Java source code (.java files) is typically compiled to bytecode (.class files). Bytecode is more compact than Java source code, but it may still contain a lot of unused code, especially if it includes program libraries. Shrinking programs such as ProGuard can analyze bytecode and remove unused classes, fields, and methods. The program remains functionally equivalent, including the information given in exception stack traces.
By default, compiled bytecode still contains a lot of debugging information: source file names, line numbers, field names, method names, argument names, variable names, etc. This information makes it straightforward to decompile the bytecode and reverse-engineer entire programs. Sometimes, this is not desirable. Shrinkers such as ProGuard can remove the debugging information and replace all names by meaningless character sequences, making apps smaller. The program remains functionally equivalent, except for the class names, method names, and line numbers given in exception stack traces.
When loading class files, the class loader performs some sophisticated verification of the byte code. This analysis makes sure the code can't accidentally or intentionally break out of the sandbox of the virtual machine. Java Micro Edition and Java 6 introduced split verification. This means that the JME preverifier and the Java 6 compiler add preverification information to the class files (StackMap and StackMapTable attributes, respectively), in order to simplify the actual verification step for the class loader. Class files can then be loaded faster and in a more memory-efficient way. ProGuard automatically preverifies the code that it processes.
Apart from removing unused classes, fields, and methods in the shrinking step, ProGuard can also perform optimizations at the bytecode level, inside and across methods. Thanks to techniques like control flow analysis, data flow analysis, partial evaluation, static single assignment, global value numbering, and liveness analysis, ProGuard can:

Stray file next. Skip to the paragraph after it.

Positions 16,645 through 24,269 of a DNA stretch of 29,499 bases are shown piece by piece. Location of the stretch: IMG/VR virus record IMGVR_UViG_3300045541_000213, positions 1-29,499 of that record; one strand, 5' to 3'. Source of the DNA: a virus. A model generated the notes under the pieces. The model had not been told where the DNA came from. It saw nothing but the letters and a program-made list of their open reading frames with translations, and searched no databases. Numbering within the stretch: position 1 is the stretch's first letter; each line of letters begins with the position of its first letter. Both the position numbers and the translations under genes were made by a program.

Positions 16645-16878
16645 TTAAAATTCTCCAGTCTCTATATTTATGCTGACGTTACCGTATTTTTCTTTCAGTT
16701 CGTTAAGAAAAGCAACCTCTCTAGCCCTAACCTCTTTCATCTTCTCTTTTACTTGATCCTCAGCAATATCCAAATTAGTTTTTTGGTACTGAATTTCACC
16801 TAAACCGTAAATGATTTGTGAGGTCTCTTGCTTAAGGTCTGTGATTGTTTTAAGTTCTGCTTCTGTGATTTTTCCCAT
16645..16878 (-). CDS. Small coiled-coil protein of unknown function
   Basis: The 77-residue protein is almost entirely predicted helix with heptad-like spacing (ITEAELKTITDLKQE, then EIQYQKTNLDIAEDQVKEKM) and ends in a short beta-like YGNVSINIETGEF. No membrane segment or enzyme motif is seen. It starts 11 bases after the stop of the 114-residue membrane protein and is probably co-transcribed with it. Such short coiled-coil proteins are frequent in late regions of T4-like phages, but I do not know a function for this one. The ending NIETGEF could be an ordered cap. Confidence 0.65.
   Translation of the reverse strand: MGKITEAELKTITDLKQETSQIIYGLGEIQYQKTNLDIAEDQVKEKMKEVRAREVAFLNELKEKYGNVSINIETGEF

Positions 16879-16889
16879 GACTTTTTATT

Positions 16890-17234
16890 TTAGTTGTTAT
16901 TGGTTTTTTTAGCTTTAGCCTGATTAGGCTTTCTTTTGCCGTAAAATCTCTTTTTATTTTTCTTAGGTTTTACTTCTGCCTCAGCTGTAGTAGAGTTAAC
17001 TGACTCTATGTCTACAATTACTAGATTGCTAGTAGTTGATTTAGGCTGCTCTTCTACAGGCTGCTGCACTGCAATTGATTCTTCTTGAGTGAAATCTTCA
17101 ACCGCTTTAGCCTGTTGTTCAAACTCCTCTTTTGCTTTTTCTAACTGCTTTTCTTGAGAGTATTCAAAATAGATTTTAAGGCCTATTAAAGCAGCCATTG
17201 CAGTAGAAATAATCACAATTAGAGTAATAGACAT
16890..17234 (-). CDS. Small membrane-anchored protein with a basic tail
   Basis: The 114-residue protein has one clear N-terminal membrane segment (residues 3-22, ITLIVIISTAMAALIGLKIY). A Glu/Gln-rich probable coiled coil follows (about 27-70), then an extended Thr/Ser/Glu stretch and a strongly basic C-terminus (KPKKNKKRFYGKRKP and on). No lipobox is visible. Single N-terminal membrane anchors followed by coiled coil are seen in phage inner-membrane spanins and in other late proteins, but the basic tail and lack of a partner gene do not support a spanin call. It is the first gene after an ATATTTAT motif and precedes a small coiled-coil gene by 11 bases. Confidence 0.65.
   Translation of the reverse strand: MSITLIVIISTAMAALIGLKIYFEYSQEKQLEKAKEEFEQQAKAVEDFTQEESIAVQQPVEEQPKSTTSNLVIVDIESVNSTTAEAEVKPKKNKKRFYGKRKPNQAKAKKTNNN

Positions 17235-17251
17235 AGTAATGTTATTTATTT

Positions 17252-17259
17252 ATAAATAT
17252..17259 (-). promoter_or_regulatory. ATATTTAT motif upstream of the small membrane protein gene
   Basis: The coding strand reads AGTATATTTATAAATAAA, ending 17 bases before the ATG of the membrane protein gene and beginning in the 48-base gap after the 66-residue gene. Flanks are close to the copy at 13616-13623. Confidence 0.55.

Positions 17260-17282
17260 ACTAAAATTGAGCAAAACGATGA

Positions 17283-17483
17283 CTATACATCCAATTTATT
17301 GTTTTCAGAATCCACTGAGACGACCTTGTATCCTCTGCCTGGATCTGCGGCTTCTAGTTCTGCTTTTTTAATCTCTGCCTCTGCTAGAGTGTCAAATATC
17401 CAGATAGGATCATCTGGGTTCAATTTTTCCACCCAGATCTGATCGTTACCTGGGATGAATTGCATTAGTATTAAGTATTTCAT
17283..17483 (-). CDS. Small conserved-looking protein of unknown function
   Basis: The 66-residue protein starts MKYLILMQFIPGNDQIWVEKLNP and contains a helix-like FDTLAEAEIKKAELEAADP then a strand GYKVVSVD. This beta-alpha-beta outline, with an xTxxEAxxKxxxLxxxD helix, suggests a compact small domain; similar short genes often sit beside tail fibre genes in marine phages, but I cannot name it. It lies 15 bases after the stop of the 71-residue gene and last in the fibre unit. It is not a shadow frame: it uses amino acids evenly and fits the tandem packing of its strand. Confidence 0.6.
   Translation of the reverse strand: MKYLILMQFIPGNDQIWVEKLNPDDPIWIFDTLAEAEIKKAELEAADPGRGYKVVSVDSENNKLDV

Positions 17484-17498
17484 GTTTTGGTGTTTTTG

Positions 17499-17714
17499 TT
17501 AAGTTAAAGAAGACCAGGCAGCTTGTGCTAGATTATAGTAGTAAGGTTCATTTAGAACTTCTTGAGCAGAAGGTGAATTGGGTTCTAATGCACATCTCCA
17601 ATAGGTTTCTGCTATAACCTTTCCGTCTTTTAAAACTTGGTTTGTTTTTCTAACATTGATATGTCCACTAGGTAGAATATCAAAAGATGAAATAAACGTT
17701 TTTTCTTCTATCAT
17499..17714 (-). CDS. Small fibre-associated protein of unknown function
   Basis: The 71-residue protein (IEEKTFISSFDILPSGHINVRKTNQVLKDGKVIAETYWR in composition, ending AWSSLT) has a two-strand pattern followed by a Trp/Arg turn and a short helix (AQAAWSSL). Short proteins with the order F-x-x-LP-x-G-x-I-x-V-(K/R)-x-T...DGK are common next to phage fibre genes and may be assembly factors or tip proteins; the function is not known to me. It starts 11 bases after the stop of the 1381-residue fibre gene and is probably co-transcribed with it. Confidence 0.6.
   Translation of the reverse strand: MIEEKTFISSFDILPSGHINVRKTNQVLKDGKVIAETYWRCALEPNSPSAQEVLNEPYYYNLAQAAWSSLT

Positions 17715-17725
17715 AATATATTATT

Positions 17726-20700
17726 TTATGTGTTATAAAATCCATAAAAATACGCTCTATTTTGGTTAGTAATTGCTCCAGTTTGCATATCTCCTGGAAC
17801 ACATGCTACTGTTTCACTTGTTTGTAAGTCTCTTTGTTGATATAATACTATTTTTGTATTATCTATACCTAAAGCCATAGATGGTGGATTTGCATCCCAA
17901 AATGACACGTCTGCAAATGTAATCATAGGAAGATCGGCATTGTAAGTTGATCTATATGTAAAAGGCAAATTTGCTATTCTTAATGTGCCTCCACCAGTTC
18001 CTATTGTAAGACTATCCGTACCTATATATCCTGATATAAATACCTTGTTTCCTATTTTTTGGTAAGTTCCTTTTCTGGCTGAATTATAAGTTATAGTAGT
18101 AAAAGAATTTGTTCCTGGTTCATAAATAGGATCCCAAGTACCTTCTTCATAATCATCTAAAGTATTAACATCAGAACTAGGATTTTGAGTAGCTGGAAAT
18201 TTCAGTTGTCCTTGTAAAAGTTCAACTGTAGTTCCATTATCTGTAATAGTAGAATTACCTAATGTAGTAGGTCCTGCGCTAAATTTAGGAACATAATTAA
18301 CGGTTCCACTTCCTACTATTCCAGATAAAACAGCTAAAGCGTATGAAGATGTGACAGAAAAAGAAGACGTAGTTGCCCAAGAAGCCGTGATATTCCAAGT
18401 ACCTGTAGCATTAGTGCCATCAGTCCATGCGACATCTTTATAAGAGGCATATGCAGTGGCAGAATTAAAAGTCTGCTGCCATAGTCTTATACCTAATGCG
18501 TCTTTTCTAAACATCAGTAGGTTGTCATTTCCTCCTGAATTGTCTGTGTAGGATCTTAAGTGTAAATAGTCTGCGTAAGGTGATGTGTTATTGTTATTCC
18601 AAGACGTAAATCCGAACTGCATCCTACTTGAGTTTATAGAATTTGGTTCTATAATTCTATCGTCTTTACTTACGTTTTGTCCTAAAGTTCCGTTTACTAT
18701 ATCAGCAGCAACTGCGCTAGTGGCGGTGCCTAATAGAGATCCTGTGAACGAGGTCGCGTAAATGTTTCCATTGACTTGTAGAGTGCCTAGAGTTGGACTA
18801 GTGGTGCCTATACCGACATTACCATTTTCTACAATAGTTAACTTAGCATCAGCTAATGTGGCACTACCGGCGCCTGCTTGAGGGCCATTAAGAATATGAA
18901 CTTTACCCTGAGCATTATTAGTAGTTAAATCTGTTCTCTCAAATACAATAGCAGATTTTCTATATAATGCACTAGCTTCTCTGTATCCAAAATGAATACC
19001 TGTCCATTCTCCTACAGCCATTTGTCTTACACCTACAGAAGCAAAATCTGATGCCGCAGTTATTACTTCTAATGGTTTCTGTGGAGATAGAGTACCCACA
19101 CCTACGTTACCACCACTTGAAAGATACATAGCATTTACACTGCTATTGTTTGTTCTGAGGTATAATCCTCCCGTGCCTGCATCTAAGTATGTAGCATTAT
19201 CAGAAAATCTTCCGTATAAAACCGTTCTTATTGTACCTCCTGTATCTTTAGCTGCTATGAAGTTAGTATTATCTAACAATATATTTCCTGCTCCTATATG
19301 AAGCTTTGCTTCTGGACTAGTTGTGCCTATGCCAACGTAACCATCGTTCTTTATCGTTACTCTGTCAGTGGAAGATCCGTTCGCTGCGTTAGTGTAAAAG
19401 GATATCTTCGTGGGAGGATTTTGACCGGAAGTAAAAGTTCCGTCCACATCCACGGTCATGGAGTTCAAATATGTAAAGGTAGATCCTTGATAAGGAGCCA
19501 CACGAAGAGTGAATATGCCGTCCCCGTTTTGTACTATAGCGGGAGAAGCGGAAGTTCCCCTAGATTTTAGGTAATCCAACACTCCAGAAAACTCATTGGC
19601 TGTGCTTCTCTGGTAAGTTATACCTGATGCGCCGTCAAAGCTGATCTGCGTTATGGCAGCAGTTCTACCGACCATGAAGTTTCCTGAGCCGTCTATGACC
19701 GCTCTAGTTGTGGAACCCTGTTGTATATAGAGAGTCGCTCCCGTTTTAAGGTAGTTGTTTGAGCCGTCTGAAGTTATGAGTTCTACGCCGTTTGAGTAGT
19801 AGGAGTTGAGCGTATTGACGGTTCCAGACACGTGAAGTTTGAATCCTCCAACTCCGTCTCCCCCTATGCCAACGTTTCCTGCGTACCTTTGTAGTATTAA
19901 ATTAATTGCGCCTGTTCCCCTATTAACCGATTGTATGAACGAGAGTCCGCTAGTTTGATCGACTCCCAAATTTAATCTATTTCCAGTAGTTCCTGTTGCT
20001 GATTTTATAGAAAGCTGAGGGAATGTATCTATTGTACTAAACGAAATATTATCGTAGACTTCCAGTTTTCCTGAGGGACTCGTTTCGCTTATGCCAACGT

"The answer is "+42 by
"The answer is 42".
The positive effects of these optimizations will depend on your code and on the virtual machine on which the code is executed. Simple virtual machines may benefit more than advanced virtual machines with sophisticated JIT compilers. At the very least, your bytecode may become a bit smaller.
Yes, you can. ProGuard itself is distributed under the GPL, but this doesn't affect the programs that you process. Your code remains yours, and its license can remain the same.
Yes, ProGuard supports all JDKs from 1.1 up to and including 19. Java 2 introduced some small differences in the class file format. Java 5 added attributes for generics and for annotations. Java 6 introduced optional preverification attributes. Java 7 made preverification obligatory and introduced support for dynamic languages. Java 8 added more attributes and default methods. Java 9 added support for modules. Java 11 added dynamic constants and nest-based access control. Java 14 added records. Java 15 added sealed classes. ProGuard handles all versions correctly.
Yes. ProGuard itself runs in Java Standard Edition, but you can freely specify the run-time environment at which your programs are targeted, including Java Micro Edition. ProGuard then also performs the required preverification, producing more compact results than the traditional external preverifier.
The ProGuard Gradle Plugin is compatible with Android Gradle Plugin (AGP) versions 4.x - 7.x.
The ProGuard keep rules configuration format is also supported by R8 (the default Android shrinker), so you can use your R8, ProGuard and DexGuard keep rules interchangeably.